Unless you are with children!

Children are so amazingly present, honest and open with their feelings. It is such a joy to work with and for children and get that level of integrity you sometimes have to dig deep for to derive from adults.

BBC1You’ve also worked with mental health support groups and run workshops with older people; what do you hope participants will gain from these sessions?
I hope they think ‘that was better than telly.’ I hope they think ‘maybe X Factor isn’t such a good thing’. I hope they think ‘It is rubbish that the telly can’t talk back to you, can’t engage with you, can’t care about what you’re feeling, but an independent artist can and does.’ I hope they think ‘Live performance is great, I am going to switch off my telly (or better yet get rid of it) and more see real people produce more heartfelt work’. Most of all I hope they think ‘This is a performance which, unlike so much telly, doesn’t judge me on my gender, weight, income, background or appearance. This is a kind space where I can be who I want to be.’ I hope more organisers of events for people who find it hard to get out feel inspired to do all they can to bring great work to these people.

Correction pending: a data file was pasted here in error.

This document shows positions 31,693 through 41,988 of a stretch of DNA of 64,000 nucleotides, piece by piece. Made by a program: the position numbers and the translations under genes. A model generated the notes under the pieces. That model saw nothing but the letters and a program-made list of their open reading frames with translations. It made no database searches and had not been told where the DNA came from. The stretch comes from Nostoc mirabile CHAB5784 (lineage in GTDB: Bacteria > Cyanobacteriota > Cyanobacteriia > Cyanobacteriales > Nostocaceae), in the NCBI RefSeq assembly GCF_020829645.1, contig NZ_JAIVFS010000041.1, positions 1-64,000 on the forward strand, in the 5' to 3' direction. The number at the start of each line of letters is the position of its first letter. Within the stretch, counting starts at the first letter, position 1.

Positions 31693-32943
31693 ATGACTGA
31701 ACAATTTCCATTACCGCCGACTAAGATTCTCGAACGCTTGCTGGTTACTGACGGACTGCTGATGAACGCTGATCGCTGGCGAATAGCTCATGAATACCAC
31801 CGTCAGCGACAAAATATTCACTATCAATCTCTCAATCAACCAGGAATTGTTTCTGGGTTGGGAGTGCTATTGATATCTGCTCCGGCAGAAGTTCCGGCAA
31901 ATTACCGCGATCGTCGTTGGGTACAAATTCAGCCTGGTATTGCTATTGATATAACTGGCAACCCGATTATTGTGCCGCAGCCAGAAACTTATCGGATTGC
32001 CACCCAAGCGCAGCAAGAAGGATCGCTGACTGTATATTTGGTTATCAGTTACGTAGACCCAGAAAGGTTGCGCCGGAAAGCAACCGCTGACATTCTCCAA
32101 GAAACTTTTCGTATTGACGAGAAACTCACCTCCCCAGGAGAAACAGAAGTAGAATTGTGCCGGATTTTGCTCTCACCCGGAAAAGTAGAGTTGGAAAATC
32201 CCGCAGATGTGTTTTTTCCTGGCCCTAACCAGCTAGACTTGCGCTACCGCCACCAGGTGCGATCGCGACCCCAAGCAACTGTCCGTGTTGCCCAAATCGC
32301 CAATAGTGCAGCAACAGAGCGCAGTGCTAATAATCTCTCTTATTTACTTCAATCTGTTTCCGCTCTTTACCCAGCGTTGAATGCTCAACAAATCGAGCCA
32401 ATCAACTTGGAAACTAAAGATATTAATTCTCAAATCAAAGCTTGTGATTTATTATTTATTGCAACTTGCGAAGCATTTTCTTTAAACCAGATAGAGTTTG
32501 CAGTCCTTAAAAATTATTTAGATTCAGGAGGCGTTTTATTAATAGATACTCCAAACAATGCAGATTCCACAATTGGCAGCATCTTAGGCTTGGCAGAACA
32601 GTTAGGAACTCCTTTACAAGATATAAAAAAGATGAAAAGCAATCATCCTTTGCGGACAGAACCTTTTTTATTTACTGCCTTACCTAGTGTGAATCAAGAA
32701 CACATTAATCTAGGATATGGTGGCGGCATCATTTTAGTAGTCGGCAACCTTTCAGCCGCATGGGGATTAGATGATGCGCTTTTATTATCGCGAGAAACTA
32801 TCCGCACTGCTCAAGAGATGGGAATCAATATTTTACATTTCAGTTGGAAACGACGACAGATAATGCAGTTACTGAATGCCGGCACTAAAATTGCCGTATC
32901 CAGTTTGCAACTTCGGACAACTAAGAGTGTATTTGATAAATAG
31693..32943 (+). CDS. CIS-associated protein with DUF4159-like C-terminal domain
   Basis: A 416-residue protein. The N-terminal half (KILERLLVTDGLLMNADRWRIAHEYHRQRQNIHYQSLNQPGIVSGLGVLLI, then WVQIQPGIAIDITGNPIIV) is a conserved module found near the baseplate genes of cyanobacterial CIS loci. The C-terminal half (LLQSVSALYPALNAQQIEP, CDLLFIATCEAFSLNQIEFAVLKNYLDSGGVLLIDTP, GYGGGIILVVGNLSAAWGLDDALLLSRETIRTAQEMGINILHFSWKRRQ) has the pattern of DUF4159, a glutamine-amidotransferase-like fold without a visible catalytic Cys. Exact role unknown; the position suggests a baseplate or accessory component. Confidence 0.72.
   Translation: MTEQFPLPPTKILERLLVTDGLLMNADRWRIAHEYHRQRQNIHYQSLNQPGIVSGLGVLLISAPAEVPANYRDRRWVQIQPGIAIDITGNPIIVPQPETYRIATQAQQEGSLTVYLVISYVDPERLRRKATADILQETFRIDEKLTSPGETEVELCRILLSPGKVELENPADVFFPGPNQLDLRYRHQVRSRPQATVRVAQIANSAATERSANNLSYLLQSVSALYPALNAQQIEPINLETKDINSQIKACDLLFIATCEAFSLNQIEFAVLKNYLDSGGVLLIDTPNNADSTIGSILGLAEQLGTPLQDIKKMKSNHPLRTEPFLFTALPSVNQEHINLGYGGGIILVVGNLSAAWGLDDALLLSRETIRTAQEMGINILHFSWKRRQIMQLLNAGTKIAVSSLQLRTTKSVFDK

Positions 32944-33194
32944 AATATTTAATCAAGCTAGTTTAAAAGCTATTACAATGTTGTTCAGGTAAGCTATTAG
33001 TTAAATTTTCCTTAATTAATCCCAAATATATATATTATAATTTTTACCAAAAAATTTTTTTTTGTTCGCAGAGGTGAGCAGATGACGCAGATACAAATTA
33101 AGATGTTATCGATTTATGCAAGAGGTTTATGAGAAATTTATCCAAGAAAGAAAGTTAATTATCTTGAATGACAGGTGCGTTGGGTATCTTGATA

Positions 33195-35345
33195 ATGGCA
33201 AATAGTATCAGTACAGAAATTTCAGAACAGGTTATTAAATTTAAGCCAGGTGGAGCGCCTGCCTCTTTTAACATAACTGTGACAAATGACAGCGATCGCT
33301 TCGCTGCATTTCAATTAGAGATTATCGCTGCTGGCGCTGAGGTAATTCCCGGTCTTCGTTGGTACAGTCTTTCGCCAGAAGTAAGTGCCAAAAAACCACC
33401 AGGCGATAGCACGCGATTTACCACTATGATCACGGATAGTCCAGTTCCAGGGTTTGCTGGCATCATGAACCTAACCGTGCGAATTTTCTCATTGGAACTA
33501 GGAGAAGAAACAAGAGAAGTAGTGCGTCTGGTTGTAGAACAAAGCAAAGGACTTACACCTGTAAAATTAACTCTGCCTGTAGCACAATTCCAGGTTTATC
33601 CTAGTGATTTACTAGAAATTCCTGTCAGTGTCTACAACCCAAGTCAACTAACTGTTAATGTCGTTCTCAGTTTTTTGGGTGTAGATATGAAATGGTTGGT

You have won both the Manchester Literature Festival’s ‘Superheroes of Slam’ and New York’s ‘Nuyorican Poetry Café Slam’. How do you combat those pre-show nerves?
I don’t know if I do do that very well! Try to be in the present, not fret about what is past or stress about the future. Try not to think ‘I hope this goes as well as last time’ or ‘what other stuff might this gig get me?’ Those kind of distractions make an artist less focussed on what is happening in the here and now and the best performances are the most focussed.

Enjoy it!

Don’t ever perform stuff you think is no good. No apologising before speaking, ‘I only wrote this this morning, I know it isn’t very good….’ If the artist thinks it is no good, why should the audience be subjected to it? Go on stage with integrity knowing that you believe in what you have brought and enjoy delivering it to whoever’s come to hear, be it an audience of two or two hundred and thirty (I have audiences of both sizes in different parts of the country in just the last week!)

Do you have a favourite children’s poem (other than one of your own!)?
Changes all the time. Day to day. Having harped on a bit about kindness I will say ‘Thidwick, the Big Hearted Moose’ by Dr Seuss.

Were there any particular poets who inspired you as a child?
Michael Rosen. I saw him recently perform and he is a living legend. I really mean that – proper living legend. Of course Roald Dahl, all the way. I actually got into Leonard Cohen at a pretty young age. Leonard Cohen, especially the piece ‘Suzanne’ (which I heard for the first time, of all places, on Radio 1!) deeply inspired me.